The top Saxony dishes you should try in Dresden are mostly consisting of meat and potatoes. These are all definitely worth a try if you find them on the menu:
- Rinderroulade – This is a thin-sliced round steak, rolled up with a coat of mustard with diced bacon and pickles.
- Dresdner Sauerbraten mit Rotkraut – A slow roasted and spiced leg of beef that is sliced and served with red cabbage and bread dumplings.
- Sachsische Kartoffelsuppe – A hearty potato soup with speck or sausage.
Pulverturm, located right downtown, is a great place to try Saxony dishes in a unique underground vault restaurant complete with original stone walls.
You’ll also find many of the dishes above on the menu at AltMarktkeller, a beer cellar restaurant that serves local traditional dishes.
We especially love Paulaner’s im Taschenbergpalais which serves excellent Central European cuisine alongside a great variety of beer.
A popular beer garden where you can eat and drink outside is Augustus Garten – definitely go here if it’s a nice day out and you want to just enjoy the atmosphere and the nice weather.
Tours to Try:
Day 4-5: Rothenburg Ob Der Tauber
Rothenburg ob der Tauber is a fair train journey from Dresden (about 7 hours), so you might need to leave it off your itinerary if you’re using the train – or plan to add an extra day for the journey. If you’re driving, it will take about 4 hours 30 minutes. For that reason, we have given 2 days for this cute town, so you can enjoy the drive along the Romantic Road, or get there by train and still have time to see everything.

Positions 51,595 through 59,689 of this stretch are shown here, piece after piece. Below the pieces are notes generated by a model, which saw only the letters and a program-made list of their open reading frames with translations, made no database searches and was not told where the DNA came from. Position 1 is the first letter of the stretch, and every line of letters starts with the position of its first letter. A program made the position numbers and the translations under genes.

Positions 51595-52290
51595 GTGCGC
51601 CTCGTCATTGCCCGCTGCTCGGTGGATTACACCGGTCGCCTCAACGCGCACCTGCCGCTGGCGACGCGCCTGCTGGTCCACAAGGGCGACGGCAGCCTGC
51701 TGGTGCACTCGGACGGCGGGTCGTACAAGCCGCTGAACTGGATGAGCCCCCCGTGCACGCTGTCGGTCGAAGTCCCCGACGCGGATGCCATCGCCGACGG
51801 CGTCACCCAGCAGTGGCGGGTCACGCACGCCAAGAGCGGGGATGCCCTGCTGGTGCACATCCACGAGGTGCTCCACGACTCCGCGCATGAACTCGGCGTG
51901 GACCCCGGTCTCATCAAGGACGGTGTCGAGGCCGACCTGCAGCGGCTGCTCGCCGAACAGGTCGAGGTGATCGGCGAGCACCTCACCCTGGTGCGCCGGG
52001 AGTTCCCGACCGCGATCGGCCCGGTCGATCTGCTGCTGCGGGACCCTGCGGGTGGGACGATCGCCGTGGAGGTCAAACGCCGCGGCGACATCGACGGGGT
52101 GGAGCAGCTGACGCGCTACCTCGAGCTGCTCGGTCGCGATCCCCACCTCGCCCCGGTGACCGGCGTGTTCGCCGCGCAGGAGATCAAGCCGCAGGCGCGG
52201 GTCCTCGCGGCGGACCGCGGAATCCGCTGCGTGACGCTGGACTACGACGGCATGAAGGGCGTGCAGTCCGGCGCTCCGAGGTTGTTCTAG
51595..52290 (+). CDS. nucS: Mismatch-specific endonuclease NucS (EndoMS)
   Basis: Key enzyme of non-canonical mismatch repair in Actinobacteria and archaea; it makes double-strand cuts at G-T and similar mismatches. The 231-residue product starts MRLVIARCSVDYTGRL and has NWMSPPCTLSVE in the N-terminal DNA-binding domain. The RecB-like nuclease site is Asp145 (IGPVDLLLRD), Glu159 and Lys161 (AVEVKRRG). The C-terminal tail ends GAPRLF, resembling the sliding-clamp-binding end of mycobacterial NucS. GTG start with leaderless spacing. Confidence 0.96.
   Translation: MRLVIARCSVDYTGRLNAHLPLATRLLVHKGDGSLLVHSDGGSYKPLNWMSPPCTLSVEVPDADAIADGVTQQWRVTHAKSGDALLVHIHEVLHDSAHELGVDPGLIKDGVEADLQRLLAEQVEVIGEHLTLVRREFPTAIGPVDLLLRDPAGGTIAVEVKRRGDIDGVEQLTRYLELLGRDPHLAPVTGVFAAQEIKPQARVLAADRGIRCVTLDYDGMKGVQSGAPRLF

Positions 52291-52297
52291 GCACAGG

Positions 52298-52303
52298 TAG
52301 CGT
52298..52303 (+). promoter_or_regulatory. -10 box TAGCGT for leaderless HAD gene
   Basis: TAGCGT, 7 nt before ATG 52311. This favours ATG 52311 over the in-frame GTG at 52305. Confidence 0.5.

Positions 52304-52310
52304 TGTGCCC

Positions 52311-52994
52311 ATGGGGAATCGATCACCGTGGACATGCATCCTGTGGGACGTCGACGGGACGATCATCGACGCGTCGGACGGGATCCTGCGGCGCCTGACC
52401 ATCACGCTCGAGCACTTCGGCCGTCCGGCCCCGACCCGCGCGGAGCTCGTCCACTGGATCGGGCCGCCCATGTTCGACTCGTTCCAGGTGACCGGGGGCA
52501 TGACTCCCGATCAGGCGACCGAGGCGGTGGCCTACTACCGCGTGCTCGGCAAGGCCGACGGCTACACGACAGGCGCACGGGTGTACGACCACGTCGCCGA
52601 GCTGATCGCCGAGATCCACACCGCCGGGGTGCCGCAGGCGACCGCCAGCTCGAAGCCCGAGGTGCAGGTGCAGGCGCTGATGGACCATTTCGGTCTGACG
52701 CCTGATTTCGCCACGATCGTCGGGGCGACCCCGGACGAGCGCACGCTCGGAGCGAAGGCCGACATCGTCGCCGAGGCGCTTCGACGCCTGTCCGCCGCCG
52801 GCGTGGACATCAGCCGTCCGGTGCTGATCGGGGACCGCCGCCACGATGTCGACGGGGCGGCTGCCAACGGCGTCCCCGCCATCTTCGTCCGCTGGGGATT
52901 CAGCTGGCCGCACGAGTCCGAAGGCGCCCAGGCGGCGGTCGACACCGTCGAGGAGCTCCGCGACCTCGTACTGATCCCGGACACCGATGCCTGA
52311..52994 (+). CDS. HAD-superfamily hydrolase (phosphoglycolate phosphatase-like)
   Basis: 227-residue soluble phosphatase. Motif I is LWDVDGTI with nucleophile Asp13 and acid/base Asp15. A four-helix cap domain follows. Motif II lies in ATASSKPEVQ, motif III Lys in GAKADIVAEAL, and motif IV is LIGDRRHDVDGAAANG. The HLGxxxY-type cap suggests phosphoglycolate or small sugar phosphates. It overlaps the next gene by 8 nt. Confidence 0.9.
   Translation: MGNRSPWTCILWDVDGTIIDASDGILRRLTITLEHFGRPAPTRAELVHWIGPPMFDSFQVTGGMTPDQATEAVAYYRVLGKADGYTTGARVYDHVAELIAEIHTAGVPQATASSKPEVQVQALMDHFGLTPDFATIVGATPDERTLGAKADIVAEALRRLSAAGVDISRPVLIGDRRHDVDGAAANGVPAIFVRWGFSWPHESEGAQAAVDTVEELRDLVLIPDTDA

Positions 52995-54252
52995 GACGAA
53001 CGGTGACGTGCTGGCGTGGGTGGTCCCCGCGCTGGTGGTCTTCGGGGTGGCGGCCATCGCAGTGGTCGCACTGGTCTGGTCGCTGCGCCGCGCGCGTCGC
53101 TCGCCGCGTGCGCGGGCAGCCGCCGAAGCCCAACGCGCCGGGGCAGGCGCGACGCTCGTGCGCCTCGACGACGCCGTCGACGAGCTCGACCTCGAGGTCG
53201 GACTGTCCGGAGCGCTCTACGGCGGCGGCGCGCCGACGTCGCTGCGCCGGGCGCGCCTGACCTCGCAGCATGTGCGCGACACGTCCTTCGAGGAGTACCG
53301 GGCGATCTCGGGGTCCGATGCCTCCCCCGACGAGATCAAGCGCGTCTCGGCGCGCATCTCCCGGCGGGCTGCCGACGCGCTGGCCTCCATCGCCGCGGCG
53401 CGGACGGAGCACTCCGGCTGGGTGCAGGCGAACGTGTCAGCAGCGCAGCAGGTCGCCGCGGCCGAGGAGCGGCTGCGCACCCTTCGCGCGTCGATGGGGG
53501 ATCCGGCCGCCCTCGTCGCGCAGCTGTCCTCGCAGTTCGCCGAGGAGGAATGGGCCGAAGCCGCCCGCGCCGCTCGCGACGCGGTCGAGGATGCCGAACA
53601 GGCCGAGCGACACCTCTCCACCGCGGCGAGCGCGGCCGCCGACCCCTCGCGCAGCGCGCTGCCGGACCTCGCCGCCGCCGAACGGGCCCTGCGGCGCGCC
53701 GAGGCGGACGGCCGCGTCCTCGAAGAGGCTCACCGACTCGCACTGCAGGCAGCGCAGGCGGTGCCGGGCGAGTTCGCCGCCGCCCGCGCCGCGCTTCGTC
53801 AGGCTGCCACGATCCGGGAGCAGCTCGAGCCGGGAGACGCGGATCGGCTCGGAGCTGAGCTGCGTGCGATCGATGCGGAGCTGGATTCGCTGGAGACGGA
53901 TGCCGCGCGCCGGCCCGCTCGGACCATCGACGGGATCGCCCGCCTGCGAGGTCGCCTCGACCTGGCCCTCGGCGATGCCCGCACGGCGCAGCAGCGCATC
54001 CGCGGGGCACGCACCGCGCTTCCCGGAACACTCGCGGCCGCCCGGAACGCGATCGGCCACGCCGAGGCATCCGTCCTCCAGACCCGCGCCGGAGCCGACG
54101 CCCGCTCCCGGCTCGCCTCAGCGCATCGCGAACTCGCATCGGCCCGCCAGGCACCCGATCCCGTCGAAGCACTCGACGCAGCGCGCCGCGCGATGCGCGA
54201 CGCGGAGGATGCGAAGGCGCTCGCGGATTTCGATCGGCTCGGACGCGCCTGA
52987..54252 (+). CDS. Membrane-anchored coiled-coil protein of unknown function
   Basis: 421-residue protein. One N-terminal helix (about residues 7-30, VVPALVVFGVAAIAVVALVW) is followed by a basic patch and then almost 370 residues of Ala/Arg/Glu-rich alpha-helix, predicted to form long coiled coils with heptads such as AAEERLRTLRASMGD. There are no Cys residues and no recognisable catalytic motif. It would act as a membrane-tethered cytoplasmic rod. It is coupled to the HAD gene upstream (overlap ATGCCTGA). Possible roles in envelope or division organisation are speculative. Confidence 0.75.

Romantic Road is one of the most well-traveled paths in Germany. It takes you through several quaint and picturesque towns like Ausburg and Wurzburg as well as beautiful forests before reaching the famously colorful town of Rothenburg.
Rothenburg’s streets are lined with timbered houses, painted in every color of the rainbow. Complete with cobbled streets and warm-looking red roofs, Rothenburg ob der Tauber (which translates in English to ‘red fortress above Tauber River’) dates back to the Medieval ages and feels like a trip back in time.
If you choose to visit Germany in December, you will love the abundance of Christmas markets that set up along the streets. Be sure to grab a mug of hot Glühwein as well. Last time I visited, you got a different souvenir mug to keep from each Gluhwein stand.
Here are the things you’ll want to do in the city:
Take a walk along the walls. The old quarter has 42 towers, most of which you’ll find along the 4 kilometer Tower Trail, which is open around the clock for you to walk on, with plaques along the way giving information.
Walk around town. You’ll see the beautiful Town Hall (Rathaus) with the clocktower that animates every hour with cute little figurines. Also be sure to see the most picturesque spot in town (pictured below), the Plönlein, which translates as “little square”. So cute!
Rothenburg Castle makes for a relaxing afternoon strolling through the castle garden or the park, learning some more history on the way.